To the criminal, the hospital is a permissive prison. Because he is considered sick, his crimes of the past and violations of the present are treated therapeutically, not punitively. He figures, often correctly, that he can do as he pleases as long as he shows remorse and psychological insight later. If he uses illicit drugs, he can explain it as his seeking relief from overwhelming anxiety. If he tries to escape, he can relate it to intense depression. Sometimes he gets away with such psychological rationalizations and may even be praised for them.
Memo to Judith Rich Harris, who has made quite a name for herself by arguing that peers have more influence over children than their parents do: which peers would those be, exactly?
Every secondary school has groups with different names — preppies, jocks, sweathogs [I guess: the book was published in 1984], freaks, and so forth. Snarled one 14 year old, “Preppies, I hate ’em. They think they’re so neat with their alligator shirts.” He chose to associate with the “freaks,” who skipped school, used drugs, and went on shoplifting binges. One father said of his son, “If Guy saw a group of neatly dressed students holding their books and talking about girls, cars, and sports, and he saw a scraggly bunch of boys swaggering around, drinking, and cursing, he would always choose the second group.”
One might argue that Samenow has only pushed the question back. Sure, criminals think a certain way, but why? Nature? Nurture?
Neither. Asking why someone commits a crime is like asking why Caesar crossed the Rubicon. It is the individual, irreducible act of will, what Ludwig von Mises calls “ultimate data.” In the absence of Laplace’s mathematical demon, choice is as low as we can go.
My copy of Inside the Criminal Mind, borrowed from a friend (like Anatole France, I never return a book or get one back, and my library consists entirely of other people’s books), is heavily annotated, mostly with proper names. I recommend my friend’s approach, so long as you don’t write your own name too often. Next to a passage about criminals who cry discrimination to shift attention from their own wrongdoing he writes “Clinton” in the margin. Another about criminal sentimentality and sensitivity to art and music has “Mom” (Mom?) written next to it. Many pages bear the names of our mutual friends, and yes, it’s true, and no, you don’t want to know them.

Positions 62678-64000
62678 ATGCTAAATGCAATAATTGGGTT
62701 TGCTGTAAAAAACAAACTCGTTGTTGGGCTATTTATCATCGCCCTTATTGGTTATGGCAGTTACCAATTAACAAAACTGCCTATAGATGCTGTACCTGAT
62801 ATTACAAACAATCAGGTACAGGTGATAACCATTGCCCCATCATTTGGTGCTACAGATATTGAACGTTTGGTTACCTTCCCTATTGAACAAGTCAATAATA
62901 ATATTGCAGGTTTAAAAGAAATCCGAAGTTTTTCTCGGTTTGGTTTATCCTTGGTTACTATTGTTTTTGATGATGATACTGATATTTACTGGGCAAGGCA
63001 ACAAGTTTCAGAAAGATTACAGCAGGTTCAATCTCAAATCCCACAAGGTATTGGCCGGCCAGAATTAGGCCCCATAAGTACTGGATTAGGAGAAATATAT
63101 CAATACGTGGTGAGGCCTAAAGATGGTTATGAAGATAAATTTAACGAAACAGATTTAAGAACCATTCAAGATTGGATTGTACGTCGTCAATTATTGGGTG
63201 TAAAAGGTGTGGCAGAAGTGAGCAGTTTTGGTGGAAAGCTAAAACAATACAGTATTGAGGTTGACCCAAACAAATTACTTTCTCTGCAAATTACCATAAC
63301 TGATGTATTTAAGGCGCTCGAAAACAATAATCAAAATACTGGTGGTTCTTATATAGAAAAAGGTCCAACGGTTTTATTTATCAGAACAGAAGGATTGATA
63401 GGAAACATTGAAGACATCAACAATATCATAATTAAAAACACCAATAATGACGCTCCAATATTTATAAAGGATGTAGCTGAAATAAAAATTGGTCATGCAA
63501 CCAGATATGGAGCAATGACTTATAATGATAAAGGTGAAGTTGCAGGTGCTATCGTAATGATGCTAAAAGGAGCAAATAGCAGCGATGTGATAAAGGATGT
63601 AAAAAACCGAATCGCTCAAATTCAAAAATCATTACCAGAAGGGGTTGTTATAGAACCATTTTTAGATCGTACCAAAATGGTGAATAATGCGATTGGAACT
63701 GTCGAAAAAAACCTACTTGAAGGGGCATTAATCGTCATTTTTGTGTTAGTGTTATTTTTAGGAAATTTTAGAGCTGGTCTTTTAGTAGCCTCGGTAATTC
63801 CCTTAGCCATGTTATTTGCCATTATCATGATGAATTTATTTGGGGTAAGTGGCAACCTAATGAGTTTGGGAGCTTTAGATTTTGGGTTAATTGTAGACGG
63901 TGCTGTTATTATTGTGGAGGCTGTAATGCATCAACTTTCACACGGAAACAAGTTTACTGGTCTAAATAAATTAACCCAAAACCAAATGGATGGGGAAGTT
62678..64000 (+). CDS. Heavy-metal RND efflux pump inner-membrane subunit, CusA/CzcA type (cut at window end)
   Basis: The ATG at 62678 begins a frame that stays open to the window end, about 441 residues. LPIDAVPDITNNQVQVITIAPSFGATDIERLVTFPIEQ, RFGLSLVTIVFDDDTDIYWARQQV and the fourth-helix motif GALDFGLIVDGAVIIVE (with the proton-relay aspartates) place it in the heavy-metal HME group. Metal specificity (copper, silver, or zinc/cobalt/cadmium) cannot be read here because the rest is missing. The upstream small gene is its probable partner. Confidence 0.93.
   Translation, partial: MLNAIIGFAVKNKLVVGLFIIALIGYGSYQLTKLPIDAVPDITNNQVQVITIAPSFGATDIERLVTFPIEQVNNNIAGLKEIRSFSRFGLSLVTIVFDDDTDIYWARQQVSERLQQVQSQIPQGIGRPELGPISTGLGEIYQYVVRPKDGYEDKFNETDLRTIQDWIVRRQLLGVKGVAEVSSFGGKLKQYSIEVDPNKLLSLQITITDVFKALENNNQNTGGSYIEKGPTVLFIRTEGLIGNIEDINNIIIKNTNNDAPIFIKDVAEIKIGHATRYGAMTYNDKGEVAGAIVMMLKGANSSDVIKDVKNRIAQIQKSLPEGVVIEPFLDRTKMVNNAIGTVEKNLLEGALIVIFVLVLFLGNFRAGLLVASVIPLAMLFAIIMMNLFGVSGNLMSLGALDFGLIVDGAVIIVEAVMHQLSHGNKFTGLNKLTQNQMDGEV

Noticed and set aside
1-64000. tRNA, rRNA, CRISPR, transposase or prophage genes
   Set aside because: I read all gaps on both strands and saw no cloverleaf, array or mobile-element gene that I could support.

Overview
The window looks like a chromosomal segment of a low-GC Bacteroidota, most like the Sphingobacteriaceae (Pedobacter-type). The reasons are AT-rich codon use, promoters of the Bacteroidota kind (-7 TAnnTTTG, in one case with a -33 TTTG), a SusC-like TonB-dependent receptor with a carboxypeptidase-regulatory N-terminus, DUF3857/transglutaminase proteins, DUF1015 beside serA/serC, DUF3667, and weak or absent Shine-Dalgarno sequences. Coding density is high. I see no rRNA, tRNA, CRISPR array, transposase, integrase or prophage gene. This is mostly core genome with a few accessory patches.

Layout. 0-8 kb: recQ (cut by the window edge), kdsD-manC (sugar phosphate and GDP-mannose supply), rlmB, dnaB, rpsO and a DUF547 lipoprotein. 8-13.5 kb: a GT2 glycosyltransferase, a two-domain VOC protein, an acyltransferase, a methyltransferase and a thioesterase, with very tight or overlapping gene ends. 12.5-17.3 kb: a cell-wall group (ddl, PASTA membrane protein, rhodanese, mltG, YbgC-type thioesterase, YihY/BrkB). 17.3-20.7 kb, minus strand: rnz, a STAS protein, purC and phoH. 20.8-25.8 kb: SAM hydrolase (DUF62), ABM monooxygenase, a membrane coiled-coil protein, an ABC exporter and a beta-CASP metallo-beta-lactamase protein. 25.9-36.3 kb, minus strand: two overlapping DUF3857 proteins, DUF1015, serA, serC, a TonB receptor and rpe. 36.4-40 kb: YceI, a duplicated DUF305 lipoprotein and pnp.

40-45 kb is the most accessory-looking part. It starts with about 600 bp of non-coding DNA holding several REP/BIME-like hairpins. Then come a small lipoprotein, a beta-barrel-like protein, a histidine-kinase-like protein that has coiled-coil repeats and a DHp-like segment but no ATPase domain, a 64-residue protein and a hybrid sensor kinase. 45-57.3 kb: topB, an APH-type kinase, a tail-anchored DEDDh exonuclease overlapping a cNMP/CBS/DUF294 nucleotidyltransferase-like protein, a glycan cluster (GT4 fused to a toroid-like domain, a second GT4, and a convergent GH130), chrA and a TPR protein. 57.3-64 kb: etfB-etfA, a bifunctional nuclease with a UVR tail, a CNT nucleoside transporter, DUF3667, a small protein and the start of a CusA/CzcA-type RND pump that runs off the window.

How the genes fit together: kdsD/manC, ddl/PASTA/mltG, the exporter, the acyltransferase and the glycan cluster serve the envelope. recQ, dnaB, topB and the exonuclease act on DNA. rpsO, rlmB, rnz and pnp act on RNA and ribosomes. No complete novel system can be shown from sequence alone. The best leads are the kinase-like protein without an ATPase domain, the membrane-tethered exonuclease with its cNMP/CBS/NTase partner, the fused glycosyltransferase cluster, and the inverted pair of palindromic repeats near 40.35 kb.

(Update: Mark Wickens comments, briefly but trenchantly.)
(Further: Michaela Cooper takes me to task, first, quite properly, for my bad manners, for which I hope she accepts my apology, and then for my content. Essentially she makes two points. One is that with criminality we are dealing with “risk factors,” not causation. The jobless commit crimes at a higher rate than the employed; therefore if the government finds everyone a job crime will decline. Not so fast. When sociologists say that X is a risk factor for Y, they mean that X and Y occur together more often than one would expect by chance. Since it is effectively impossible to control for variables in these studies, causal inferences are just-so stories. Joblessness might be a risk factor for crime; but one could also say, with equal logic and considerably more anecdotal evidence, that crime is a risk factor for joblessness.
Michaela also convicts me and Samenow of circularity:
What is a “criminal” anyway? It can’t be just someone who’s been convicted of a crime, since obviously zillions of people convicted of crimes (drug possession, involuntary manslaughter, isolated thefts of opportunity [Dreiser’s Hurstwood], not to mention those wrongfully convicted) don’t fit Samenow’s stereotype. Presumably, for Samenow, a “criminal” must have committed several crimes. How many? And what of those whose recidivism is driven by compulsion rather than sociopathic calculation — kleptomaniacs, flashers, peeping Toms? What about the ordinarily kind and loving alcoholic who assaults people when he’s really drunk? Must they all be crowbarred into Samenow’s singular criminal-mind box?
Surely many, many, many people incarcerated have few, if any, of the characteristics Samenow trots out! So, then, which prisoners do have them? Why the criminals!
I’ve never known a “kind and loving alcoholic who assaults people when he’s really drunk,” although I’ve known several violent alcoholics. I don’t believe in “compulsion,” and I don’t believe in Hurstwood either. Why can kleptomaniacs and flashers manage not to steal or expose themselves when the cop is watching?
Samenow claims that everyone who habitually commits crimes against people and property thinks this way. This is the vast majority of the prison population, including the ones who happen to be locked up for drug offenses, as any criminal lawyer will inform you. Now Samenow may be wrong, but his position, logically, is impregnable.)